Sydney Lea: The Yogurt Cure
I grow more and more reminiscent, it seems, though that’s a relative assessment. Like my old poetic hero Wordsworth, I opted for an elegiac tone very young in my writing … Continue reading
Sydney Lea: A Monk After Dark
One boot sags like him in his cubicle’s corner.
He drops the other to the floor with a grimace.
Sydney Lea: Living History￼
I was not quite ten years old the day we traveled
To one site of the D-Day invasion nine years before.
I asked what the trouble was. His words sounded cryptic:
“We lost a lot of men here.”
Sydney Lea: Heterodox
A knows of B
That after grim chemo his hair came back
The doctors reckoned they’d licked his disease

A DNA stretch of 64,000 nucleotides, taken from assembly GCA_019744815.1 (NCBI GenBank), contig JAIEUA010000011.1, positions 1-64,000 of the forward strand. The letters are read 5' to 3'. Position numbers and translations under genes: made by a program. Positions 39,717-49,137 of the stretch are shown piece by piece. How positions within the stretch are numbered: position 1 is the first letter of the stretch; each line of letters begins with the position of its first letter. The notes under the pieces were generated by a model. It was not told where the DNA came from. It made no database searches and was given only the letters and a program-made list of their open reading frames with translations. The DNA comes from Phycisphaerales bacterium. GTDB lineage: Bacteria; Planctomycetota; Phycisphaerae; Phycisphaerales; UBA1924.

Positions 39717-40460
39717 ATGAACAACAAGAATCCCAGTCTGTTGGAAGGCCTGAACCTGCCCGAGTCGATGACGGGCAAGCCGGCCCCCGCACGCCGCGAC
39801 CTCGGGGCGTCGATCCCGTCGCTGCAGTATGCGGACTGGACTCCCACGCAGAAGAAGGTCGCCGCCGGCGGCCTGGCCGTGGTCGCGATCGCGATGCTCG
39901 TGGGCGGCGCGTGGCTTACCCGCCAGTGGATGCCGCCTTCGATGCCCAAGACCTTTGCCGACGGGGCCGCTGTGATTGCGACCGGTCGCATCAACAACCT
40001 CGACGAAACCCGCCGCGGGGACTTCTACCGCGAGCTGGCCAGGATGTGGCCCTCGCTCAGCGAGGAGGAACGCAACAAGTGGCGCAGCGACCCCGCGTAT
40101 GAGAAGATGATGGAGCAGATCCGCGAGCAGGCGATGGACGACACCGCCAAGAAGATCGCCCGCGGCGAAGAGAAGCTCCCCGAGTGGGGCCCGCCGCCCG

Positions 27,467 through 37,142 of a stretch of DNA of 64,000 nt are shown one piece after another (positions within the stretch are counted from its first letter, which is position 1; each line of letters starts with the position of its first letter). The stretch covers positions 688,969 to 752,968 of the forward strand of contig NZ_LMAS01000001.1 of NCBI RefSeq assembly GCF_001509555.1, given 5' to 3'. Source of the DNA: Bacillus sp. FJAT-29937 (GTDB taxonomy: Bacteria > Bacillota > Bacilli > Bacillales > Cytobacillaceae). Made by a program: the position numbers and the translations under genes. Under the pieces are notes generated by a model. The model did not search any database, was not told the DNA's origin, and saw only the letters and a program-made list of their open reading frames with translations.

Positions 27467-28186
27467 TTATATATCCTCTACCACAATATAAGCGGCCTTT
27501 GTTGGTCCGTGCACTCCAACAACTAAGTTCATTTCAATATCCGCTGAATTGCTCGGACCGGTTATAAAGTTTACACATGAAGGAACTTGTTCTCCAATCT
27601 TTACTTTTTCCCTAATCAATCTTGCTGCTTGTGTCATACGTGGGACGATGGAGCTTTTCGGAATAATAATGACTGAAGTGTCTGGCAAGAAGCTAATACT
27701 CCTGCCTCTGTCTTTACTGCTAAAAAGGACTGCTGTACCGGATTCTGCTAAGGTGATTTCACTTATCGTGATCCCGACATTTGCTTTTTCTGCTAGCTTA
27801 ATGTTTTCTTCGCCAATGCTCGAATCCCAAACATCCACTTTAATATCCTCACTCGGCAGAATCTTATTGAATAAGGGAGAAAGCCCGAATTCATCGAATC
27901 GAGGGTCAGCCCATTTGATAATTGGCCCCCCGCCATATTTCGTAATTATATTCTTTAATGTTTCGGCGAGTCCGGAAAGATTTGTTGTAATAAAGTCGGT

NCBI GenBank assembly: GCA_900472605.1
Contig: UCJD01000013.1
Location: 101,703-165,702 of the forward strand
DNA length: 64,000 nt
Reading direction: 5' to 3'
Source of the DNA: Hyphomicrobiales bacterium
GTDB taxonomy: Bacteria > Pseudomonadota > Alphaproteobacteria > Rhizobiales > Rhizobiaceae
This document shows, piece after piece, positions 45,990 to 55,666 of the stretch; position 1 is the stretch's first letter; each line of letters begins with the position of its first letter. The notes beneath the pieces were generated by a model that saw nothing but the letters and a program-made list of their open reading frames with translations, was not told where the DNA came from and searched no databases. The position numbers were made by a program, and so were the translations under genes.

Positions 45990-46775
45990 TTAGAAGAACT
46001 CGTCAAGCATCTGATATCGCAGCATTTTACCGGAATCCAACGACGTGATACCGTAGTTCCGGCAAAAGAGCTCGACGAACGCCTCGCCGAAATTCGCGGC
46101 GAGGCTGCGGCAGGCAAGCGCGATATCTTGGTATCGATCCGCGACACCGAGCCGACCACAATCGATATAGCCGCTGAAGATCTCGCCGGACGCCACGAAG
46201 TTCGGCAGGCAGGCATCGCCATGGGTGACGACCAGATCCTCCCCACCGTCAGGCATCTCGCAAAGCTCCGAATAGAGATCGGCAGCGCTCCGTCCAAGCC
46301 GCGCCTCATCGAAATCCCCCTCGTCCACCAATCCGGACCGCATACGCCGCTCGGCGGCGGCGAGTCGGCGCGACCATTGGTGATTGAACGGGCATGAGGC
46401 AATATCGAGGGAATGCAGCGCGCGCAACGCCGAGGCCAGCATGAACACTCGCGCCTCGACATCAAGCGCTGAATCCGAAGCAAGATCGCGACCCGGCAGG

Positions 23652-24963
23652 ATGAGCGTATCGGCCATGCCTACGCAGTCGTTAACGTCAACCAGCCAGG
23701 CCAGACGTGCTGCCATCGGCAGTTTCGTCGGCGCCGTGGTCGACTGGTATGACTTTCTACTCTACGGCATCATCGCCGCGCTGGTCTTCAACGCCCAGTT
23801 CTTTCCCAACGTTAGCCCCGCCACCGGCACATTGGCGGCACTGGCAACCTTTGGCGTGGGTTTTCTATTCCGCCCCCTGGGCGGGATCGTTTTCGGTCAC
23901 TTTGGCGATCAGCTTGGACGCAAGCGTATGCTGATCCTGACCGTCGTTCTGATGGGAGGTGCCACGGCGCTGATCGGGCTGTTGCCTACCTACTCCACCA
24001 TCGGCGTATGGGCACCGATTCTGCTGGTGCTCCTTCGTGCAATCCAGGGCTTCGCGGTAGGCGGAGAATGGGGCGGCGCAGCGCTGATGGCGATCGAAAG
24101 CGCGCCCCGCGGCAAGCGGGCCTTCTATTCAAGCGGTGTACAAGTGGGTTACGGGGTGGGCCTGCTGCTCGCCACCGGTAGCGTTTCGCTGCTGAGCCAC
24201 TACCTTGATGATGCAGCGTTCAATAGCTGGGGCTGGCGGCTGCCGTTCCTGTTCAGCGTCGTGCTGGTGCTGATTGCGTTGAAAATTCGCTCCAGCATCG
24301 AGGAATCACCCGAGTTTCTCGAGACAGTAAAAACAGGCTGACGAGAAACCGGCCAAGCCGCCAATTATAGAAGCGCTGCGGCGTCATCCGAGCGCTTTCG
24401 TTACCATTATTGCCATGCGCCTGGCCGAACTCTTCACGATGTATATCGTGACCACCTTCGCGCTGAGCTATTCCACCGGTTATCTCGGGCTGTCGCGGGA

Sydney Lea: How-to for Older Age
you won’t know that squall in the soul
as when you pondered your place in the world.
Whatever that was, now is.
Sydney Lea: Spring Poem in the Season of Corona
I’ve lived enough to expect odd snow-squalls, slapped
To anger by nasty winds. I predict more hours
In which we’re sealed in rooms foursquare and flat,
Where we’ll dream of the past…
Corona's Jaws: An Anthology of Poetry
Poems by Cynthia Atkins, Jose Alcantara, Judith Alexander Brice, Michael T. Young, Sydney Lea, Charlie Brice, John Samuel Tieman, and Adrian Rice.
Sydney Lea: Passing the Arts and Crafts Fair
There aren’t many like him anymore, the handy, soft-spoken old ones, who still know how to farm, how to raise up a house you can live in, how to still-hunt a whitetail.
Sydney Lea: To Sydney Lea, Whom I Found Online
You must get tired of requests from witless strange men to meet up.